News Type: PhD Student News
Three Johns Hopkins doctoral students studying biomedical engineering have been named Siebel Scholars for 2023, an honor that reflects their exceptional academic performance and outstanding demonstrated leadership.
Fourteen students from the Johns Hopkins Department of Biomedical Engineering received an NSF Graduate Research Fellowship. The fellowship recognizes graduate...
Young Investigators’ Day was established in 1978 to recognize young investigators who are trained at Johns Hopkins University School of Medicine and to provide them with a forum for their work. This year, four from Hopkins BME were recognized for their research.
Food of the Future course led by Franklyn Hall, a Hopkins BME PhD student, explores the new range of meats, milks, and cheeses developed using cellular manipulation and emerging technology.
Digital, personalized replicas of patients' hearts can help health care providers to better predict who will need implanted defibrillators over time.
Developed by Johns Hopkins University biomedical engineers, a new method of highlighting the most epileptic parts of the brain could enable not only more accurate diagnosis of the seizure disorder, but also help guide more precise surgical treatment.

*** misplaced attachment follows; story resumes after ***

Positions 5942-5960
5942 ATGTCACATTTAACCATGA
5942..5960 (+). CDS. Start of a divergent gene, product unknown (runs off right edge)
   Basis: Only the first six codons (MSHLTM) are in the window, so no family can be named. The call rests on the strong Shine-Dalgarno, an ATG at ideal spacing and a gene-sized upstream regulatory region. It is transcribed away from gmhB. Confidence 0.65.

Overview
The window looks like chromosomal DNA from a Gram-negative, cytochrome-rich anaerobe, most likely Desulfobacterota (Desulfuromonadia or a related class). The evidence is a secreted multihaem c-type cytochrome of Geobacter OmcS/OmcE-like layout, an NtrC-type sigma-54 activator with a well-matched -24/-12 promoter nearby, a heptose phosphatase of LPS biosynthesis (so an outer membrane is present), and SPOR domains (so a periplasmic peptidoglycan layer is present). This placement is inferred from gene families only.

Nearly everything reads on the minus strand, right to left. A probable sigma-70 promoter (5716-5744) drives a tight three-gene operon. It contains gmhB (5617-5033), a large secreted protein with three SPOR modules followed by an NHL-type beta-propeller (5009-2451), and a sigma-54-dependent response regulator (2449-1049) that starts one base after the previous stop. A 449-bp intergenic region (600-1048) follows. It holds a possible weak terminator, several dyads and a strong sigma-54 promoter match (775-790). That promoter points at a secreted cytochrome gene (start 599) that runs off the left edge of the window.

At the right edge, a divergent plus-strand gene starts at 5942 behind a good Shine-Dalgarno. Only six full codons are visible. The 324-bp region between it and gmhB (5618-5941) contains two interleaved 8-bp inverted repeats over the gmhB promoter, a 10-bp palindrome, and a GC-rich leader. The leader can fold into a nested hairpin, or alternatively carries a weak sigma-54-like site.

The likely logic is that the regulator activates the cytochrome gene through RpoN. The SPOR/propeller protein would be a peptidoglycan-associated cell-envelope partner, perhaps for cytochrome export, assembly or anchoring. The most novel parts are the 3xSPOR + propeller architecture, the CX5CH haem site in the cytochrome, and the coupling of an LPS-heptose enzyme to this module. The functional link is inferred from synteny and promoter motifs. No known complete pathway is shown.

Selected for their exceptional academic performance and outstanding leadership, four Johns Hopkins University PhD students studying biomedical engineering have been named Siebel Scholars for 2022.
Young Investigators’ Day at Johns Hopkins University was established in 1978 to recognize the outstanding research contributions made by our trainees: medical and graduate students, postdoctoral and clinical fellows, and residents.
In recognition of his work in the lab and his desire to lead the next generation of scientists, Travis Brady was recently awarded a Ford Foundation Fellowship. Brady is pursuing his PhD in biomedical engineering at Johns Hopkins University, and has a goal of one day leading his own lab that will emphasize mentorship, communication, and community engagement.
With FDA clearance, maximum barrier protection, and supply chain advantages, the business founded by Johns Hopkins alumni improves the standard of care for patients around the world.
Yuan Rui and Sarah Somers, two PhD students studying biomedical engineering at Johns Hopkins, have been names Siebel Scholars for 2021.
When Ivy Wang first learned to sew two years ago, she could never have predicted that the simple stitching skills she mastered would help her protect the lives of hundreds during a global pandemic as a volunteer making cloth masks for frontline workers.
The Howard Hughes Medical Institute has awarded three pairs of Johns Hopkins PhD students and their mentors a 2020 Gilliam Fellowship for Advanced Study, which not only recognizes students who have the potential to be leaders in their fields, but also is designed to advance diversity and inclusion in the sciences.
Chen Zhao and Scott Albert have been recognized at the 2020 Johns Hopkins Young Investigators' Day. Learn more about their research and why they earned the recognition.